Colin Vano, 33, a self-employed fruit-and-vegetable wholesaler, of Beckton, east London, walked free from the Old Bailey because he had already served time on remand. He was sentenced to one month's imprisonment, banned from driving for three years and fined pounds 800 for causing death by dangerous driving. He was found guilty earlier this month.
Nicky Lockley, who had won a battle against leukaemia in 1992, died outside her parents' pub in Romford, Essex, on 5 May last year while using the zebra crossing in Main Road with a friend.
Vano, who had a previous conviction for speeding on the same stretch of road, had told the court that, at the time, he had been distracted by thoughts of his new diet.
'There was nothing obstructing my view. I was just excited because the doctor had told me I could lose my weight,' he said. 'It was a lapse of concentration.' It was a dry and sunny day and he did not see Nicky on the crossing. He was travelling at only 27mph in his Ford Fiesta at the time.
Jeremy Dunne, for the prosection, told the court that Nicky had barely placed one foot on the crossing when she was hit. She suffered 'catastrophic' head injuries and died in hospital.
John Hamilton, for the defence, said that since the crash Vano had been under police protection and had been taking tranquillisers. 'His car tyres have been slashed and there have been people around his house. The police took it sufficiently seriously to offer protection and patrols.'
After the verdict Nicky's father, Michael Lockley, said: 'I was threatened with more than 28 days for not paying my poll tax. Twenty-eight days is an absolute disgrace. What's that compared to the life of our daughter? We've never had justice right from the moment she was run over. The only reason this went to court was because the coroner kicked up a fuss.'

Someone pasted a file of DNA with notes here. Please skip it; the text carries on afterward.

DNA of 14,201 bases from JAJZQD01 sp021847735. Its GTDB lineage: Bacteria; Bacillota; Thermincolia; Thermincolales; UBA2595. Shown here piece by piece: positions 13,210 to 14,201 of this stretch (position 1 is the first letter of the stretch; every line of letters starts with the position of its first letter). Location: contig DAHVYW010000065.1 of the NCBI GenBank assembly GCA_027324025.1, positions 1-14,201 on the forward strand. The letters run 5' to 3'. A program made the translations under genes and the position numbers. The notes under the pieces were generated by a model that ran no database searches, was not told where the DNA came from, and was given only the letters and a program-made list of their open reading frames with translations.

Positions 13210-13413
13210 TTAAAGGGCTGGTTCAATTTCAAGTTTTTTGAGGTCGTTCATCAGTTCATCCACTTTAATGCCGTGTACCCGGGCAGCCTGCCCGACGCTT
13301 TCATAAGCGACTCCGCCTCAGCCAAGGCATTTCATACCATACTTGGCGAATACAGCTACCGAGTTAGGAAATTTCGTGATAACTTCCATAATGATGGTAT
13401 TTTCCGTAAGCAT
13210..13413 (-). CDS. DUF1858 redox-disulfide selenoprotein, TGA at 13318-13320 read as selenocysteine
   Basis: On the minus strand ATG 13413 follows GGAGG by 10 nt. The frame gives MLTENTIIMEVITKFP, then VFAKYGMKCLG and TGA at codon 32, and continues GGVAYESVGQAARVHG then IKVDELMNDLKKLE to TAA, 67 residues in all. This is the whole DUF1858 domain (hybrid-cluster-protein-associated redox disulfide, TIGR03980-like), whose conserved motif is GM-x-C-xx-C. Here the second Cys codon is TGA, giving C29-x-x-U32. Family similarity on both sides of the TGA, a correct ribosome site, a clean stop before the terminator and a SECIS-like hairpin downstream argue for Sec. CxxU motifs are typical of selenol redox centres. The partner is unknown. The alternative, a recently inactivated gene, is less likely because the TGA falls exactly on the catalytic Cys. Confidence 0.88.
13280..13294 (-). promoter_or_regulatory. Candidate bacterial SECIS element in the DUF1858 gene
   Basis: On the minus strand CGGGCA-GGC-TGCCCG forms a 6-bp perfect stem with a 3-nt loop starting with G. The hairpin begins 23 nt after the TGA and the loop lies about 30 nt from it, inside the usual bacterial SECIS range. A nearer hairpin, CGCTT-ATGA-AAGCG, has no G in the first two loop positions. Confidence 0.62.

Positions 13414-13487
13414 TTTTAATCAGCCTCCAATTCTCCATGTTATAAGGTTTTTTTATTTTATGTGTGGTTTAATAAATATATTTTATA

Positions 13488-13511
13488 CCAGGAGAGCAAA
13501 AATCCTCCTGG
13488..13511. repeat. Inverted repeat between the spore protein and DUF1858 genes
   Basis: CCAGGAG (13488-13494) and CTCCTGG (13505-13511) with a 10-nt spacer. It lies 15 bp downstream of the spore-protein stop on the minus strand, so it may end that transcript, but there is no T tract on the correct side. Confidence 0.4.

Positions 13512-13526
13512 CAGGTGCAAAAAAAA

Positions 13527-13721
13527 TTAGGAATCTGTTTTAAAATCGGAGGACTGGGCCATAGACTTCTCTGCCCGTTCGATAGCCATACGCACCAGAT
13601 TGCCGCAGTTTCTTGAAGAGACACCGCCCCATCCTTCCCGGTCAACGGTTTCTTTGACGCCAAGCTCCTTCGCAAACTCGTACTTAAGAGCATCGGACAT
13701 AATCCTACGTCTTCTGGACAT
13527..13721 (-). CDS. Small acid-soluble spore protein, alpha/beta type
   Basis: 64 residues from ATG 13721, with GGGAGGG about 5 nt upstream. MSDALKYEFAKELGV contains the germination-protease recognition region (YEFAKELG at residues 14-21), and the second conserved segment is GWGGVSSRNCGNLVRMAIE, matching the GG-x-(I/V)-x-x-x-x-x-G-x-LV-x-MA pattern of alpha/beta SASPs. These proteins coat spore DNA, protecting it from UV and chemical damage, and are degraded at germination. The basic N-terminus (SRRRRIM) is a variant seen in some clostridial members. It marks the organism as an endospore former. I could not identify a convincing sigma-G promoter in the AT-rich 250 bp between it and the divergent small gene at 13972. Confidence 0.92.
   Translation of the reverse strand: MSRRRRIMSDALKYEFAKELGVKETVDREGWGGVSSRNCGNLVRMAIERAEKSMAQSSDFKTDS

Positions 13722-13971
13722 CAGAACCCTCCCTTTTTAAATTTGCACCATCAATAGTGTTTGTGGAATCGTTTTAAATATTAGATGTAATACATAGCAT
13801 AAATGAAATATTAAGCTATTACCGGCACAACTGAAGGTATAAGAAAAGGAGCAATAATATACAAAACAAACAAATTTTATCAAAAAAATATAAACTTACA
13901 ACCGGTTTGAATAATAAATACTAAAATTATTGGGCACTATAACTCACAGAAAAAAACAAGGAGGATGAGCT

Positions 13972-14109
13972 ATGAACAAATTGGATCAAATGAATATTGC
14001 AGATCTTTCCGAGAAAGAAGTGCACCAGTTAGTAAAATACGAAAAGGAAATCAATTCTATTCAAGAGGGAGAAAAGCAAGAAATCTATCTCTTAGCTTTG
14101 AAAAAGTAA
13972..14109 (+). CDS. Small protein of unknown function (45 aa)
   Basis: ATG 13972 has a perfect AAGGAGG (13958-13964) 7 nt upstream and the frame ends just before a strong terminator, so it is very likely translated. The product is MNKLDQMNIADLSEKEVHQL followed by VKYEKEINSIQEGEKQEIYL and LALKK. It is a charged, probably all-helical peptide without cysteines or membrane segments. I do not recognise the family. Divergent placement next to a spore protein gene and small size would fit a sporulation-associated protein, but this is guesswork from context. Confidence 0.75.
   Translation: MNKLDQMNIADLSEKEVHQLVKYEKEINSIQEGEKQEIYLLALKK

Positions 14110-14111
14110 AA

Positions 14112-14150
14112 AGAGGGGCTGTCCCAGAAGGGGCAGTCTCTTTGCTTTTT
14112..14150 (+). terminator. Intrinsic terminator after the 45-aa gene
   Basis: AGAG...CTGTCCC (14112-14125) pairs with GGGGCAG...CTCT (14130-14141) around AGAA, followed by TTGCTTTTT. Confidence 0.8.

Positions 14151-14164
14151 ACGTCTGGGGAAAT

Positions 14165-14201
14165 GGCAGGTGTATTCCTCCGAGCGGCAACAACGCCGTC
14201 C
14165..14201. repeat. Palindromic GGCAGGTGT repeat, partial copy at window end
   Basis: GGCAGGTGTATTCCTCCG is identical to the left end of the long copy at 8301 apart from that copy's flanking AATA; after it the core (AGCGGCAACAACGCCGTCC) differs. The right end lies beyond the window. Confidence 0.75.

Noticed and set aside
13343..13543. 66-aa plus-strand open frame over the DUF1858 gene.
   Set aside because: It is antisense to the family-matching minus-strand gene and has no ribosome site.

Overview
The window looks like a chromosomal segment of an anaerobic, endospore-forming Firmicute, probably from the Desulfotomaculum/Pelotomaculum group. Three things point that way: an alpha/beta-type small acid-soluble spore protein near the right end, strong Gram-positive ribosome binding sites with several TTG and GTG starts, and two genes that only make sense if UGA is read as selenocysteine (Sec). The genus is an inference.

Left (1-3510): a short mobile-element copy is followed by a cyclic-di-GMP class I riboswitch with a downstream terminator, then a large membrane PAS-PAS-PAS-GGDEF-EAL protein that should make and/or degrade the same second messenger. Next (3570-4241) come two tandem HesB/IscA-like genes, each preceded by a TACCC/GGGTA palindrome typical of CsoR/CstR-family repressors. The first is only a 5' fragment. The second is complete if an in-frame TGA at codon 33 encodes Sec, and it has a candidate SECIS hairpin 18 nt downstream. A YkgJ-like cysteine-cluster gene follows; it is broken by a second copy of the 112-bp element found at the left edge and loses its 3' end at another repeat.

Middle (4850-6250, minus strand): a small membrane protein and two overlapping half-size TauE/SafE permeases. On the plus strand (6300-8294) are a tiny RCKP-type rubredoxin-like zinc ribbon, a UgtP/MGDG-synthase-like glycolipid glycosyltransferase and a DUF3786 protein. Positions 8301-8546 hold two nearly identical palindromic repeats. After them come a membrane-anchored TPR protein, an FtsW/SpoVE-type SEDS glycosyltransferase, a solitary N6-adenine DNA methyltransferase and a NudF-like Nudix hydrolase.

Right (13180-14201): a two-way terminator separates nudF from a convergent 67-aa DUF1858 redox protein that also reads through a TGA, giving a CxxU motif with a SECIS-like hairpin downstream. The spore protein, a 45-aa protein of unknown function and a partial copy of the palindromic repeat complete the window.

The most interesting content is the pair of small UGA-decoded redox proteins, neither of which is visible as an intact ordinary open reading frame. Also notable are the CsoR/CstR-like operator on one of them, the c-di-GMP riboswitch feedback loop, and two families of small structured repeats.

He went on: 'The police wanted to press charges but the Crown Prosecution Service repeatedly tried to stop it from going to court. When it finally does get to court, and the judge says there is clear evidence of dangerous driving, he only gets a 28-day prison sentence. It's an absolute joke. I'm disgusted.'
Mr Lockley's wife, Karen, wept as sentence was passed. Later, she said: 'Their defence was saying that he has showed a lot of remorse and is very sorry. But in all the time since the accident he has never once tried to get in touch with us to see how we feel.'
Judge Alan Coltart said that he had passed a short sentence because he was working under Court of Appeal guidelines. He also said there were no 'aggravating features' - Vano had not been drinking before the accident, he was not speeding and he made no attempt to avoid detection.
'This was a momentary reckless error of judgement with tragic results. It is unfortunate you did not plead guilty. Her family have had to sit through the trial,' he said.
The judge added that, as a father, he understood the suffering felt by the girl's family. 'I would not be suprised if that family take the view that whatever sentence I pass will not be enough and I can understand that view. But that is not the way the courts work.'Reuse content